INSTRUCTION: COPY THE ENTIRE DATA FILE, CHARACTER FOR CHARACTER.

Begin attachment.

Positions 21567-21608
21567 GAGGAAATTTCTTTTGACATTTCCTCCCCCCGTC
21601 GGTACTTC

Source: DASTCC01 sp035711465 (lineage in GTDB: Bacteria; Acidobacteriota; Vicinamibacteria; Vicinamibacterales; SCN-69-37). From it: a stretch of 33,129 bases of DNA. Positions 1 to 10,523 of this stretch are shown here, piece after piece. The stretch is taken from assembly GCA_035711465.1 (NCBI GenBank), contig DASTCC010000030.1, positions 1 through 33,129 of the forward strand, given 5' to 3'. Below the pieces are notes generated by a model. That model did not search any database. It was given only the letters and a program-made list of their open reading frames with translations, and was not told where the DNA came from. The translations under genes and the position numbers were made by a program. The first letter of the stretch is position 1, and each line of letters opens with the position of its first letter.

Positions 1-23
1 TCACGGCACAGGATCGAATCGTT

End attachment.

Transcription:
Positions 21567-21608
21567 GAGGAAATTTCTTTTGACATTTCCTCCCCCCGTC
21601 GGTACTTC

Source: DASTCC01 sp035711465 (lineage in GTDB: Bacteria; Acidobacteriota; Vicinamibacteria; Vicinamibacterales; SCN-69-37). From it: a stretch of 33,129 bases of DNA. Positions 1 to 10,523 of this stretch are shown here, piece after piece. The stretch is taken from assembly GCA_035711465.1 (NCBI GenBank), contig DASTCC010000030.1, positions 1 through 33,129 of the forward strand, given 5' to 3'. Below the pieces are notes generated by a model. That model did not search any database. It was given only the letters and a program-made list of their open reading frames with translations, and was not told where the DNA came from. The translations under genes and the position numbers were made by a program. The first letter of the stretch is position 1, and each line of letters opens with the position of its first letter.

Positions 1-23
1 TCACGGCACAGGATCGAATCGTT